2) Police forces are a big hierarchy which reward excellence with promotions and incremental salaries. Climbing the hierarchy requires achievements--busting crimes and getting convictions. Insisting that the fire started as a result of bad maintenance and negligence would not add a plume to anyone's cap. Getting a conviction for arson and murder is a big achievement. Both police and prosecutors love seeing their names in the paper, and the accolades that result.

3) Protect the insurance companies.
Delaware is a small state and the forces of authority and the forces of finance walk hand in hand. At the time of the fire, a scandal was uncovered at the site: the Beaver Brook apartment complex. Building inspectors were taking bribes to pass the inspection on buildings that were not meeting State codes and requirements. If the police claimed the fire started as a result of negligence, the liability fines would reach into millions of dollars. This would have necessitated a huge investigation, an exposure of graft and negligence, and subsequent arrests and trials of state employees.

Was Mark represented by competent legal counsel?

1) From day one, his lawyers never questioned the prosecution's assumptions, they just assumed that he was guilty, and tried to save him from the death penalty. They never administered a lie detector test, nor conducted an experiment to check the prosecution's claims. They naively assumed that Mark set the fire, and their only goal was to save him from the death penalty. On the the third day of the trial, after forensic expert Dr. Stanley Broskey testified, attorney Raymond Radulski whispered, "Hey, I'm starting to think you might be innocent."

2) Other problems occurred. When one attorney James Garvin Jr., was absent from court one afternoon. Mark enquired his whereabouts, Judge Norman Barron, hardly naive to the counsel before his bench, bluntly remarked, "Check the local tavern." When attorney Radulski was began working on another case during the proceedings, Mark stood up and complained to Judge Barron, and wasremoved from the courtroom.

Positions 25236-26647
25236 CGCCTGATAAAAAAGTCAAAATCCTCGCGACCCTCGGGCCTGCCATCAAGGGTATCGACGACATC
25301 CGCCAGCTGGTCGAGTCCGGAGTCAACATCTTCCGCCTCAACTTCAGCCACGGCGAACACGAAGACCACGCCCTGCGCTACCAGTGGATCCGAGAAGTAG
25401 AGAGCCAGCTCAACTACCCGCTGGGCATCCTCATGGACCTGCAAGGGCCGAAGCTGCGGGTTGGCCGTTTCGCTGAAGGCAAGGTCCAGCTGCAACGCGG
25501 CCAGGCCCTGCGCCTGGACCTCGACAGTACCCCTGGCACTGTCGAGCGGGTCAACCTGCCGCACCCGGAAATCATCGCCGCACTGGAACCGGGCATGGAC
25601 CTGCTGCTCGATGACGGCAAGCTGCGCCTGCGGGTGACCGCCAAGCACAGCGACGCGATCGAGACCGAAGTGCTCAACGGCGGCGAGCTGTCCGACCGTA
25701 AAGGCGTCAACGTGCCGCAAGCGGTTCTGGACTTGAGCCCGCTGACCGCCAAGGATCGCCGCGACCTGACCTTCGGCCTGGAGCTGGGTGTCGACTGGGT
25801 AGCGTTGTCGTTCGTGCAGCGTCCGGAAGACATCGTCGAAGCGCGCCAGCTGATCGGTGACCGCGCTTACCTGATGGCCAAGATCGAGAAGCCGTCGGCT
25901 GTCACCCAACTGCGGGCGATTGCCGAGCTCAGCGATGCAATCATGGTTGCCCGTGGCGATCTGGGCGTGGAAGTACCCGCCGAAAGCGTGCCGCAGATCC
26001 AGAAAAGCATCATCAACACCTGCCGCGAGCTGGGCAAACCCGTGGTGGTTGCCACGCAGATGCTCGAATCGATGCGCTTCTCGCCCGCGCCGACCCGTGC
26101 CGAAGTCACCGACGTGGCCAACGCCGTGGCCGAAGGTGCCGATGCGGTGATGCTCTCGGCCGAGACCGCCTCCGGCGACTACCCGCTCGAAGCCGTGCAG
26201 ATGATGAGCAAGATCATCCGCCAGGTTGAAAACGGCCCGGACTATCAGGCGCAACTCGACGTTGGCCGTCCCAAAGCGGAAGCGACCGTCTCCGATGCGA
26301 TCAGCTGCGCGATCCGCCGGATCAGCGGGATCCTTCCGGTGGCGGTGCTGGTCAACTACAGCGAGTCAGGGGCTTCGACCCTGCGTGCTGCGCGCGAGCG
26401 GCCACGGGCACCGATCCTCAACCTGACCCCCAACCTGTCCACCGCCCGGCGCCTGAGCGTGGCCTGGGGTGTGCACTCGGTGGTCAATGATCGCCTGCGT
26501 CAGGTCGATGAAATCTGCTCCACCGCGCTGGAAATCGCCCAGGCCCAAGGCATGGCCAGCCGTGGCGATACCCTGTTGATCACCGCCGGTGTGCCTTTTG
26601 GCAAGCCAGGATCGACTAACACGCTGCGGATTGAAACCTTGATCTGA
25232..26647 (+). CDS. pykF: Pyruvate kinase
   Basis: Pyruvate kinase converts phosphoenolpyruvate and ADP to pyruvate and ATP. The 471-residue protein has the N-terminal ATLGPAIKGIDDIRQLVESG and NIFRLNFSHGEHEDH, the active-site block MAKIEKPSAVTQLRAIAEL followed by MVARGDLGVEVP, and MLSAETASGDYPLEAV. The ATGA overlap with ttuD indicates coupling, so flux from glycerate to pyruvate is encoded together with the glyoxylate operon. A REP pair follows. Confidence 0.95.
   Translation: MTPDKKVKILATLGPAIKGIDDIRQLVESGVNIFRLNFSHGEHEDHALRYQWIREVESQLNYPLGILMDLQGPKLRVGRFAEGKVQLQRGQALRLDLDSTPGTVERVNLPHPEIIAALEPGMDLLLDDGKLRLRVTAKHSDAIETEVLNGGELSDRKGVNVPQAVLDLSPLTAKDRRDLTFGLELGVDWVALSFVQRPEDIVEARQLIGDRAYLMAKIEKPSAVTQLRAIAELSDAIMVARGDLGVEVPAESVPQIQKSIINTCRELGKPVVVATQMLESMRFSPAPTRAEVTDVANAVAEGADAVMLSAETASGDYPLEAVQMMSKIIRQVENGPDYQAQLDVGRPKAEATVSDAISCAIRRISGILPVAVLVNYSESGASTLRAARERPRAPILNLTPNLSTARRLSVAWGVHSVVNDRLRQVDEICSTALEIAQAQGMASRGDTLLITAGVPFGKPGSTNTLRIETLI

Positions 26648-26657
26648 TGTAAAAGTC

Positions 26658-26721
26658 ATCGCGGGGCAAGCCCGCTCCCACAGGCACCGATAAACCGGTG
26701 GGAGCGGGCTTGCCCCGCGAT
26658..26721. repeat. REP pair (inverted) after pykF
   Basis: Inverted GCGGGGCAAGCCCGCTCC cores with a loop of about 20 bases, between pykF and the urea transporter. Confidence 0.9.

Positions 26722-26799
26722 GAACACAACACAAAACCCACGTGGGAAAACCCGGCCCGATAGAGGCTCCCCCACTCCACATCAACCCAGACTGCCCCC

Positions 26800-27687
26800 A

I hear that Mark confessed? Is it true that many people confess to crimes which they did not commit?
Yes. Mark confessed after being threatened with the death penalty, and being denied a lawyer. The police taped the interrogation, but cut out large segments of the tape, making it look like Mark confessed freely of his own volition. Recently, a spate of literature and films about wrongful confessions has been published.

On the Internet:
"The Dreams of Ada"

American Justice
"The Confession of Michael Crowe"

Why did Mark choose to have a bench trial in front of a judge rather than a jury trial?
Remember, even his lawyers thought him guilty. Being tried in front of a jury would invite victim impact statements, and a sentence of death. A bench trial would leave the decision in the hands of the judge and better spare Mark from the horrors of lethal injection.

Is he being represented by counsel now?
No. Neither the US Constitution nor the State of Delaware provide counsel for post-conviction relief. If you can afford a lawyer, great, you can apply for retrial. If you cannot afford a lawyer, you must find one who will work for free or defend yourself.

Please mail any other questions and comments to us. We will answer them.!